Four decades later, what Toffler wrote describes our world more than ever. Future shock is here!

More change than we can handle

"The fear of rapid change is big today," observes Gabe Ignatow, Ph.D., a sociologist at the University of North Texas. "Many people see the changes going on in the world around us and are worried and anxious. If they also have changes going on in their personal lives—maybe they lost their job or had to find a new place to live because their home was foreclosed—it can all be overwhelming."

Most people can handle a certain amount of change, Ignatow says. The problem is, we are increasingly being overloaded with more change than we can handle.

Susan Silbey, Ph.D., is a sociologist with the Massachusetts Institute of Technology, with a special interest in technology and societal change. She also sees the intensifying problems of uncertainty and anxiety resulting from too much change.

She notes that mankind has always faced uncertainty, along with pain, hardship and tragedy. A few centuries ago, the uncertainty might have been: What's it like in the new frontier where we're headed to? Will this season produce a good crop? When will it rain again?

A big difference between previous times and today, she says, is that in the past people looked to God to help them through difficult times. "Several hundred years ago there were very few people who didn't have some religion, which gave them an explanation of the world. But for many people today, that doesn't exist as an answer anymore."

When the religious belief system erodes away, people generally do not cope as well with change and stress, she notes.

The root of change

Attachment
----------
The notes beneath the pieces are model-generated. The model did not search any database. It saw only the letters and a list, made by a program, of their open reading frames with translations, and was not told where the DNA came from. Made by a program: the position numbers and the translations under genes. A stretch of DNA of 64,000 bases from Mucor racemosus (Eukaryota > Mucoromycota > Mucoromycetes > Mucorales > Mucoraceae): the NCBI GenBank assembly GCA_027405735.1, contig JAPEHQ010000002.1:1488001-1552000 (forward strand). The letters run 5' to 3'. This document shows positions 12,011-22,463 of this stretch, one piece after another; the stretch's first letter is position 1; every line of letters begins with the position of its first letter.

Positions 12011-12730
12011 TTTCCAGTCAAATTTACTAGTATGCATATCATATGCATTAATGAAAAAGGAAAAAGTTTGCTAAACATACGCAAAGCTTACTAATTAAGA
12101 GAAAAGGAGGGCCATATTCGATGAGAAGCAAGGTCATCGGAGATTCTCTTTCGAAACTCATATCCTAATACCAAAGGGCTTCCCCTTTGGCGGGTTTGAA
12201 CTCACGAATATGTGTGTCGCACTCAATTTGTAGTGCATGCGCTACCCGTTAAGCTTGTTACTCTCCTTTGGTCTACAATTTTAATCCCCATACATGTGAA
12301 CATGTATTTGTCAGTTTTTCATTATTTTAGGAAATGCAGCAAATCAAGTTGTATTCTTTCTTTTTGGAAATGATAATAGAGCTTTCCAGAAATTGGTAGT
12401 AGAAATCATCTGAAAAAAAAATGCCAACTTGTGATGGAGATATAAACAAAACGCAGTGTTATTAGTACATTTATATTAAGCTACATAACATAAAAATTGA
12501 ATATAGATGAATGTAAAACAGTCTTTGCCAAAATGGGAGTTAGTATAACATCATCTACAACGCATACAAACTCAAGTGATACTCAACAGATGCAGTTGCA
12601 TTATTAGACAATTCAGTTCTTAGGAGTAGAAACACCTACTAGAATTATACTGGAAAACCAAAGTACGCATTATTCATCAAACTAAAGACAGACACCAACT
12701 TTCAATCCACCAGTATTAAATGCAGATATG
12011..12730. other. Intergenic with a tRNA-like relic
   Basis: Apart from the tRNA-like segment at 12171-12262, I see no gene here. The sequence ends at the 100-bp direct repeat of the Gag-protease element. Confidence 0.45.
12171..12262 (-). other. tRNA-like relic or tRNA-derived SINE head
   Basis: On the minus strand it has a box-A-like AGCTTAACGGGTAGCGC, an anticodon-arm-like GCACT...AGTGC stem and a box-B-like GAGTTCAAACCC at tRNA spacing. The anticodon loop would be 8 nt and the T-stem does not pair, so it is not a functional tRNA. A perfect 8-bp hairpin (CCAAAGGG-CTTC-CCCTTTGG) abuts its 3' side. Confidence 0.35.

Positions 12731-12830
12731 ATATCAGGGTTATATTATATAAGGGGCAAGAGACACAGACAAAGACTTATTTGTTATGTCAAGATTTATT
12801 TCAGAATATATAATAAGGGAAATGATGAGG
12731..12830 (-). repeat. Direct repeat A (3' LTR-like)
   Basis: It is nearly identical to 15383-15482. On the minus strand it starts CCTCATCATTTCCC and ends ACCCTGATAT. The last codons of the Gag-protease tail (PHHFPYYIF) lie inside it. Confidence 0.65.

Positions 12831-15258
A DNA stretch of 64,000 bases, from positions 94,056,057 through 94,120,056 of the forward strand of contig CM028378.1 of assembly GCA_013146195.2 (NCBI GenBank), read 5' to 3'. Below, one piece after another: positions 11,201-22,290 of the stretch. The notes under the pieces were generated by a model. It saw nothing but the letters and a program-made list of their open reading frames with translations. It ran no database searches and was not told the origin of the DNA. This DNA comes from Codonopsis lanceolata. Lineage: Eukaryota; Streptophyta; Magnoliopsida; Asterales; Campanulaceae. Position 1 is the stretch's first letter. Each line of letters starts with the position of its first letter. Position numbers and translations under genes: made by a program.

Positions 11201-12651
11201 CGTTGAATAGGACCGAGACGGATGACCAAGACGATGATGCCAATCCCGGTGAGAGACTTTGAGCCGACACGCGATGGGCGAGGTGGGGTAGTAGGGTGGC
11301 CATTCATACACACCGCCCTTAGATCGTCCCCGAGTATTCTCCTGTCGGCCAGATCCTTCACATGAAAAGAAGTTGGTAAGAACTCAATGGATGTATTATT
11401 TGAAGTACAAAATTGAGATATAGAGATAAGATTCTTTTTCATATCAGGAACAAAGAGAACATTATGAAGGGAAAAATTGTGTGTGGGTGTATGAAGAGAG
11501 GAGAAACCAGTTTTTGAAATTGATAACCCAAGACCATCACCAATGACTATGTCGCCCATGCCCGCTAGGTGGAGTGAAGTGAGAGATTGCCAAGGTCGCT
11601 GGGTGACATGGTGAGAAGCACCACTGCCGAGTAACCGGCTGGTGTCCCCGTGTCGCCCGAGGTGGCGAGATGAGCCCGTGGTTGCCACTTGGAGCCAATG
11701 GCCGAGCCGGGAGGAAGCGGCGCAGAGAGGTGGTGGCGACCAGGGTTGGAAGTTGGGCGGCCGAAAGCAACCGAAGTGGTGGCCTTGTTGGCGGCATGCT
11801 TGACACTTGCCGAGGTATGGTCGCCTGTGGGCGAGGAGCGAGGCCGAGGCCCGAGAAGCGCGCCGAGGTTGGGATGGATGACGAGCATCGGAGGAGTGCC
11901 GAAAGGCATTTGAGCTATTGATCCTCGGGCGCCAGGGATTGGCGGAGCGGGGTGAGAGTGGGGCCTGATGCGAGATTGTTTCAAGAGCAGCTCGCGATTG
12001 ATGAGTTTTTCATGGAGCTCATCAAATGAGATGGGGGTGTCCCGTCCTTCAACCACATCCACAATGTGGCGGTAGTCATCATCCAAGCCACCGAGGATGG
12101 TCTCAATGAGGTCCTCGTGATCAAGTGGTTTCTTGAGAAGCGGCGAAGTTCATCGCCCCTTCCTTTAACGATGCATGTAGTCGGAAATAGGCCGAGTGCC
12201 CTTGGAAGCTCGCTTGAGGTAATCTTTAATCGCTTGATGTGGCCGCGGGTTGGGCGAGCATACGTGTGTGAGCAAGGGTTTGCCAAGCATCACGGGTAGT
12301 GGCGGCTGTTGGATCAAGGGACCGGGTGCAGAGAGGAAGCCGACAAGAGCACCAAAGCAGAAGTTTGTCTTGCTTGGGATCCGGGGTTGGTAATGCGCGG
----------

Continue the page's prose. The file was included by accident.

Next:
So what has caused our world to change so rapidly in recent years? "Ultimately, it's due to technological advances," replies Ignatow. Case in point: With the advent of the printing press in the 15th century, there was certainly a paradigm shift (a change from one way of thinking to another), but it took a century for that shift to occur. Before that (with only word of mouth and slow travel), it may have taken several centuries for a major shift in societal views to occur. Now, with the Internet, such a shift may take only a few years. "There's a case to be made that with the Internet and communication technology spreading around the world, it has really upset a lot of social patterns," Ignatow says.

Certainly technological progress can lead to very positive changes. Inventions such as computers, the Internet, communications satellites and genetic diagnostic tools help improve our lives in many ways. Difficult tasks are made simple and can be done much more quickly.

However, technological innovation can also lead to other changes—some of them not so positive. "Throughout history, when new inventions were introduced into a society, it has impacted the society's customs, values and beliefs," Silbey says.

Since the Industrial Revolution, when the speed of change really started picking up, society has been transforming accordingly. It began with a shift from a rural, agrarian society to an urban, industrial society. Fewer workers were needed to cultivate greater crops, so more people moved to big cities to take factory jobs. That led to a whole range of changes in lifestyle, family structure, culture and values.

The computer revolution that started around 25 years ago sent the rate of change into its exponential rise. Today, scientific and technological changes are taking place at such a breathtaking pace that many have difficulty keeping up with them.

Seven kinds of stress-producing changes